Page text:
We have a slightly disrupted supply chain of Cool Stuff Being Made videos this week, soon to be rectified. But in the meantime, we return to last week’s video — one that received an especially large number of hits.
Besides, Instapundit is knife-blogging today, with all sorts of links to interesting commentary and coverage, so the subject is timely.
So again this week, we take a gander at U.S. manufacturing in all its hand-crafted skill and beauty, as W.R. Case & Sons Cutlery brings us a video showing how fine knives are made.
Case’s commitment to quality is evident in the 125 pairs of hands it takes to create one knife. Artisans shape handles from rare Brazilian cattle bone and Buffalo horn to more delicate substances like rosewood, mother-of-pearl, and stag. Metals like brass, nickel, and silver highlight each form, bringing together a knife that’s not only beautiful, but one that will stand the tests of time and use.
And there’s lots of tradition, American tradition.
The company’s rich history began in 1889 when William Russell (“W.R.”), Jean, John, and Andrew Case began fashioning their knives and selling them along a wagon trail in upstate New York. A unique tang stamp dating system used since the very early days of its history has cemented the Case brand as one of the most recognized and valuable collectibles in the industry. Today the Case Company is owned by Zippo Manufacturing, another family-owned business based in Bradford.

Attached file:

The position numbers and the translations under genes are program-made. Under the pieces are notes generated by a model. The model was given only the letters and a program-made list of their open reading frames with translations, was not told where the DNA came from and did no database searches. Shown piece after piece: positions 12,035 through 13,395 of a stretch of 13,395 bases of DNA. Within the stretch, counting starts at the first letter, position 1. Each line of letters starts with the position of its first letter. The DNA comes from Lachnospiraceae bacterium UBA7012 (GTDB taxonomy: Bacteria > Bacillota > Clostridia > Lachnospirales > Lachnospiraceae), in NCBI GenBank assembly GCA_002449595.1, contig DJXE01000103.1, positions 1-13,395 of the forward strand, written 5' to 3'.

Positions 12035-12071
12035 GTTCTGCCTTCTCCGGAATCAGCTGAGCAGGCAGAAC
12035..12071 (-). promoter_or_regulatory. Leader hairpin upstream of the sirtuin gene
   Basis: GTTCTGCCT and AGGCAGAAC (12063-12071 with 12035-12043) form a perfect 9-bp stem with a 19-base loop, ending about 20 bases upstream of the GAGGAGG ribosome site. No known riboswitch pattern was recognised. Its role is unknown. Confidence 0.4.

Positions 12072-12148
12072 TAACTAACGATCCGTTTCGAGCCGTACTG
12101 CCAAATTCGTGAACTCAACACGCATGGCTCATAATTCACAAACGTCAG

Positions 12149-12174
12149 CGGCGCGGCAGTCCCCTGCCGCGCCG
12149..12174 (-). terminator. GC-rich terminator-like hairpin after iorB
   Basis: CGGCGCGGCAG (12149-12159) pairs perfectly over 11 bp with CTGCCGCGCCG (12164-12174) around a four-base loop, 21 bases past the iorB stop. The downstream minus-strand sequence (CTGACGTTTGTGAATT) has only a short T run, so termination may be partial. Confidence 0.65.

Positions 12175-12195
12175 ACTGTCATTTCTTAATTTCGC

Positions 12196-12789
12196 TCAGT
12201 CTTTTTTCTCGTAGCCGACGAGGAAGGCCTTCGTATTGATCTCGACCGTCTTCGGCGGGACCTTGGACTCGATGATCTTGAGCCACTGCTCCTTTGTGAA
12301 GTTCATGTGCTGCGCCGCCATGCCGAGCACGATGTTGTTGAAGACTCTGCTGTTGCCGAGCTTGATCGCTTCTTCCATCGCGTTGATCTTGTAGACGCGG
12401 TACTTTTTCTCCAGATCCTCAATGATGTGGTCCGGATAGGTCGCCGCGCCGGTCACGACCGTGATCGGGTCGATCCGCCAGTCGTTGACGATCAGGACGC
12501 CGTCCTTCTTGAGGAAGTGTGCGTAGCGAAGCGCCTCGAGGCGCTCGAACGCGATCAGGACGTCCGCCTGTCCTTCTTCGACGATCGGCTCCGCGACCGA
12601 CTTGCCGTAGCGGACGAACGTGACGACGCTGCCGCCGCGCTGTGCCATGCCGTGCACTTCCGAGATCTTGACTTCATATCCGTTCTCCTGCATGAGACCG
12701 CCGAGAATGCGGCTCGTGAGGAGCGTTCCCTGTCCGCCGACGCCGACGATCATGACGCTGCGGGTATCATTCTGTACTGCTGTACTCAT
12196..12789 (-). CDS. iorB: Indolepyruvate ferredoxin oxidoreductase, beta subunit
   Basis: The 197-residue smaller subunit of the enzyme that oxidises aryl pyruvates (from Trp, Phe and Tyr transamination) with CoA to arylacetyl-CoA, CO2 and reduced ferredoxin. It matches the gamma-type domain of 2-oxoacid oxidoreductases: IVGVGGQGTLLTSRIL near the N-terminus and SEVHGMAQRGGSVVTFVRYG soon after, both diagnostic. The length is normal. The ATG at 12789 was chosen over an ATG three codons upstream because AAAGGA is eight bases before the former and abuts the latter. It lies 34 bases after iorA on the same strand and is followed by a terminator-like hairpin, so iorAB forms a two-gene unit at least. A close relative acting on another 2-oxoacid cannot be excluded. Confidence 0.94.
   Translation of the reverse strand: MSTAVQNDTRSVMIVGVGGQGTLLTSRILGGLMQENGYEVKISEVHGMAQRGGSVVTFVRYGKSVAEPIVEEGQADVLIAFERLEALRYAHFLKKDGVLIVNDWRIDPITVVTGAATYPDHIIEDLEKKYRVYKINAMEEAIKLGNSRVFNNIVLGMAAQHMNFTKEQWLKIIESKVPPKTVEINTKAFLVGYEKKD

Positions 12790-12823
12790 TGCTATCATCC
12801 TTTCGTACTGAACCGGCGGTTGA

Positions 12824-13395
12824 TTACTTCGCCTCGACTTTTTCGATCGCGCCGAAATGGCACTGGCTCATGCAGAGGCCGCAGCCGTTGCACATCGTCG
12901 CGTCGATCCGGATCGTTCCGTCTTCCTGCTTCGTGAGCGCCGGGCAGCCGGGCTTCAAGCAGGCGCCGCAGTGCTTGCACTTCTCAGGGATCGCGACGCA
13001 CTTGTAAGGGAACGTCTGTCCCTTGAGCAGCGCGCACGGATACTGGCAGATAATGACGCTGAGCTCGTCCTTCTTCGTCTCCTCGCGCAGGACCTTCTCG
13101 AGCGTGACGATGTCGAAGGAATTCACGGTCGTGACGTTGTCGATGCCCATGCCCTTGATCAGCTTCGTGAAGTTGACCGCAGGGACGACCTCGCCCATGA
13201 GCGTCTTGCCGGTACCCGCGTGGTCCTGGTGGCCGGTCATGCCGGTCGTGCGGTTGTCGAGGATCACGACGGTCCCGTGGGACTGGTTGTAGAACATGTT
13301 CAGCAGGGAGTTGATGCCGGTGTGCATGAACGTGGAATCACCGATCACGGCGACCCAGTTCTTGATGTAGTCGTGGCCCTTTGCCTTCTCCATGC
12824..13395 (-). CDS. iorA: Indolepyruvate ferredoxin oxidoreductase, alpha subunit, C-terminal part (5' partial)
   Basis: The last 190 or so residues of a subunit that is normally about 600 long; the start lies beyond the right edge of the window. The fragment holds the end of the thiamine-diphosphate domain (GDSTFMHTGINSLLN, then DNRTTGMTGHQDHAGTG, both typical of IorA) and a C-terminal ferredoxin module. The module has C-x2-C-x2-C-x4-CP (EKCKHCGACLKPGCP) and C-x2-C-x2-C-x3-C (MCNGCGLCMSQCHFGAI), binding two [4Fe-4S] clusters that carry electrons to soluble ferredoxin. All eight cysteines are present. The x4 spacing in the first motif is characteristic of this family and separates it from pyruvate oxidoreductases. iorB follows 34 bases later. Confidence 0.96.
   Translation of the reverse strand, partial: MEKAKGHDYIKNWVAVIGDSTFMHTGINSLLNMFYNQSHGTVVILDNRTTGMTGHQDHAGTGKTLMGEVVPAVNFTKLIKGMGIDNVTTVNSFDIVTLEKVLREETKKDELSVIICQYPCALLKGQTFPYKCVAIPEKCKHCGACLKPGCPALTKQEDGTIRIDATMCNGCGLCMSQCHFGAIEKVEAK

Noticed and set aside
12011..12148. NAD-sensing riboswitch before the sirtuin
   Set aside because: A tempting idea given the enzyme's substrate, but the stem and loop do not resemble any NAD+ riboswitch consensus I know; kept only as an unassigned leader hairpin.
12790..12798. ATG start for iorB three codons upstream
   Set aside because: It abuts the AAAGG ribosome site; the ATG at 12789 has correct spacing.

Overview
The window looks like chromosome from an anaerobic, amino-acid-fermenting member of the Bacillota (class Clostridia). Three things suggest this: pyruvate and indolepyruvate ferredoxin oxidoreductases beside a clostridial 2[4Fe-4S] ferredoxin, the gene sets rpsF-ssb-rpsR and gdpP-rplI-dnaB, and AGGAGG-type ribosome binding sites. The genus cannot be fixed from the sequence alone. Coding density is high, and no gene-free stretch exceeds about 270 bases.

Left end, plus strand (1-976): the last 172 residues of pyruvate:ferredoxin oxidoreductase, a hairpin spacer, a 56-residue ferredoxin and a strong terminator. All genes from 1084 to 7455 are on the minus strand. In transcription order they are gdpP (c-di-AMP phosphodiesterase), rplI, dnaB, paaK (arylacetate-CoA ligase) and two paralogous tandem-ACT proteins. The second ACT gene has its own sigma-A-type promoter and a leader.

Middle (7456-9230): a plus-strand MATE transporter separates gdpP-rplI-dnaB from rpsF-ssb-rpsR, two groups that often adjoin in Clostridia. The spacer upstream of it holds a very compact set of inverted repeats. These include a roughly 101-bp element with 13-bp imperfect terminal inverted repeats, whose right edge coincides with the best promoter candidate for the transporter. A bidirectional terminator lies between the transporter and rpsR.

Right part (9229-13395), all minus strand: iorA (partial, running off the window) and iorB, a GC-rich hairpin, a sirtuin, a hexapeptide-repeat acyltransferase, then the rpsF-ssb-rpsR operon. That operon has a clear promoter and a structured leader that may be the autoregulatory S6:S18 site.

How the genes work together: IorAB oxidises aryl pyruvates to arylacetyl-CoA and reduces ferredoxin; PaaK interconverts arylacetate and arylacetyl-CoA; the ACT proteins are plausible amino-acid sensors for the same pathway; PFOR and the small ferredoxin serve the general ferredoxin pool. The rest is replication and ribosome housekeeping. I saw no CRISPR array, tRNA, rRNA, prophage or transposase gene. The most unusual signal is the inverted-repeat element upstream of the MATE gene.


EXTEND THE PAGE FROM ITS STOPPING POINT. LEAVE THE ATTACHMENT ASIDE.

That’s Bradford, Pa., home as well to the Zippo/Case Visitors Center.
Thank you to the good people at Case who sent us the video. We’re pleased to feature it at Cool Stuff Being Made and encourage other manufacturers to share their stories.
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